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October 15, 2011

Brain Rules

by Randy Ziegenfuss

This past July, ESL Teacher, Mrs. Teresa Cross, attended the 2011 International Society for Technology in Education Conference (ISTE 2011) in Philadelphia. Throughout the next several months, Mrs. Cross will be sharing some of what she learned. In this post, she shares information from the opening keynote with Dr. John Medina, author of Brain Rules.

On Sunday, June 26th Dr. John Medina delivered the opening keynote address to thousands of educators at ISTE 2011.

Dr. John J. Medina is an author and developmental molecular biologist.  He wrote the New York Times bestseller Brain Rules: 12 Principles for Surviving and Thriving at Work, Home, and School. Dr. Median occasionally blogs at Brain Rules. During the keynote, Dr. Medina shared his perspective on how different physiological factors of the human brain embrace and shape student potential.  The entire keynote is available for viewing online.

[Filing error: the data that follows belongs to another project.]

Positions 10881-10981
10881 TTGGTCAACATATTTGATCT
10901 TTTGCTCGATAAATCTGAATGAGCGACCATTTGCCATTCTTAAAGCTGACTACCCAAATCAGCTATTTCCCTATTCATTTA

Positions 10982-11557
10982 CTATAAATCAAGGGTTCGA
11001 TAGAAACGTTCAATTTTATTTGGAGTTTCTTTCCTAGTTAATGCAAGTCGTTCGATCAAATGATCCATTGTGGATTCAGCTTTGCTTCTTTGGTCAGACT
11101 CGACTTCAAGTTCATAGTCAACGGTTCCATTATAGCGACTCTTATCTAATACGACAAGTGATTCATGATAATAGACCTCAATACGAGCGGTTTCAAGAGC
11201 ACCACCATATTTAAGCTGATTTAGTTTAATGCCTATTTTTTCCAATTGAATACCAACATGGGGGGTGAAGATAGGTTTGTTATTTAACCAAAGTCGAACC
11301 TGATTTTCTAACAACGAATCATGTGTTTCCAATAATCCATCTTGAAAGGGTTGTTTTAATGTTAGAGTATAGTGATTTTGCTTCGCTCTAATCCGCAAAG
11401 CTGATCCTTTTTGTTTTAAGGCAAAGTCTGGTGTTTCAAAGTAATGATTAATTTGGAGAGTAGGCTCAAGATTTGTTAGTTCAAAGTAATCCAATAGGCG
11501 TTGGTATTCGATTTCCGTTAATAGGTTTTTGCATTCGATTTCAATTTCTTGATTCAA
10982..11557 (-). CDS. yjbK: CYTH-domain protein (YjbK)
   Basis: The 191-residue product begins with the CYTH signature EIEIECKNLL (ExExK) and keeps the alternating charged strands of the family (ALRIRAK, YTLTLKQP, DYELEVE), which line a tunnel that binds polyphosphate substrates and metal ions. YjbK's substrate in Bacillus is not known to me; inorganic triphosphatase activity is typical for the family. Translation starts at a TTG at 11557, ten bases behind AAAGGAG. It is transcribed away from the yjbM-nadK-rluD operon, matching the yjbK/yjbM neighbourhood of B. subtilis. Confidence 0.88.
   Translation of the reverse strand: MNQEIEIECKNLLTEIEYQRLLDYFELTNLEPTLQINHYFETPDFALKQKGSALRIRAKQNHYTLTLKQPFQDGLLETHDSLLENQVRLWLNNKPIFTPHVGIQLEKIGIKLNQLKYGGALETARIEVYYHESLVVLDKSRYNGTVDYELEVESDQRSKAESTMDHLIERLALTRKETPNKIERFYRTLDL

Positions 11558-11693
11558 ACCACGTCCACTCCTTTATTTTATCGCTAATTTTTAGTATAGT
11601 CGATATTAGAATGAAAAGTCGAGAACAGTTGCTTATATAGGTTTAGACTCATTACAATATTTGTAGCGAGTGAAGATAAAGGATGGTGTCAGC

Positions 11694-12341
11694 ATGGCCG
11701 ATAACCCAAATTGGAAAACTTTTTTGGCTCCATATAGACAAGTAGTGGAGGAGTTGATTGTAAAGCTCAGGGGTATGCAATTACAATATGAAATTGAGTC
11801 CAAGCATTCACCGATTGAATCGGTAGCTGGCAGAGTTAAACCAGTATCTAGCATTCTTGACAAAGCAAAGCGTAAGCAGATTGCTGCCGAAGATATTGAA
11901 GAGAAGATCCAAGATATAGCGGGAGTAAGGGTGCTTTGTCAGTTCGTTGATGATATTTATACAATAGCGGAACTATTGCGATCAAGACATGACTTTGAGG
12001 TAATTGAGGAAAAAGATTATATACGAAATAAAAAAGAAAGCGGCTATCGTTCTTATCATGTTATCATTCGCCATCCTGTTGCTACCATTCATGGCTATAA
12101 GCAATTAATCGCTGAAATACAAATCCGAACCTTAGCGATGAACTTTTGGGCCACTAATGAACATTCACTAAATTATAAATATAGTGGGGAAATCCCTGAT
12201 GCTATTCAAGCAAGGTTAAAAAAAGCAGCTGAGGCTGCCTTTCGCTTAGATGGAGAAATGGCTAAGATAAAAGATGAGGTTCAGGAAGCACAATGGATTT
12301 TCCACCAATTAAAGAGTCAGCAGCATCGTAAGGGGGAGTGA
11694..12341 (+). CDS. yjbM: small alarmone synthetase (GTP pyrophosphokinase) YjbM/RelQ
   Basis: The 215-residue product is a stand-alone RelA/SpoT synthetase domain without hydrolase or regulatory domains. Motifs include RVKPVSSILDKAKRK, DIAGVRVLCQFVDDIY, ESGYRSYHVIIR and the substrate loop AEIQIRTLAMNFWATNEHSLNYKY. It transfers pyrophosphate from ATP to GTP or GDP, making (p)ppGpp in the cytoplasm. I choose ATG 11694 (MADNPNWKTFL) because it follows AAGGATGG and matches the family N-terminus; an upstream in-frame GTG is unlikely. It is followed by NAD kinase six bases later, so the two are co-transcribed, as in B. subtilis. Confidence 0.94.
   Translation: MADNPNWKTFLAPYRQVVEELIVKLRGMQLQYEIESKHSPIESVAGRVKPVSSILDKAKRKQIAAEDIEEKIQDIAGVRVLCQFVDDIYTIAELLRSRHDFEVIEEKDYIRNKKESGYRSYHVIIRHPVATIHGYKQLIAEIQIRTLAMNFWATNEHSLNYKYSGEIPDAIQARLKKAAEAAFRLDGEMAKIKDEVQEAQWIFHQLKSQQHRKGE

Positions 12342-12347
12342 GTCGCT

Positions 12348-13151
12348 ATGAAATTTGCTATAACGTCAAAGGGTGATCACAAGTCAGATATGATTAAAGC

Brain Rules for Education

  • Dr. Medina stated that human brains are designed to solve problems related to surviving while moving. He declared that it is a myth that we only use 10% of our brains.  There are built in gadgets of memory in the brain that work together, and it is the cross talk that makes them work.
  • Key point – memory is not fixed at the moment of learning. It is repetition that provides the fixture.
  • Because of how subjects are typically presented, homework is not review. Homework is actually new learning based on the fact that the content learned earlier is long gone.
  • Dr. Medina stated, “every brain is wired differently from every other brain and learns in ways unique to that wiring.”

Short-term memory: Repeat to remember

  • The brain can hold seven pieces of declarative information for 30 seconds, after which time the information will be forgotten.
  • If the information is repeated within 30 seconds, it will go into working memory for two hours.
  • If the information is repeated within two hours, it will go into long-term memory.
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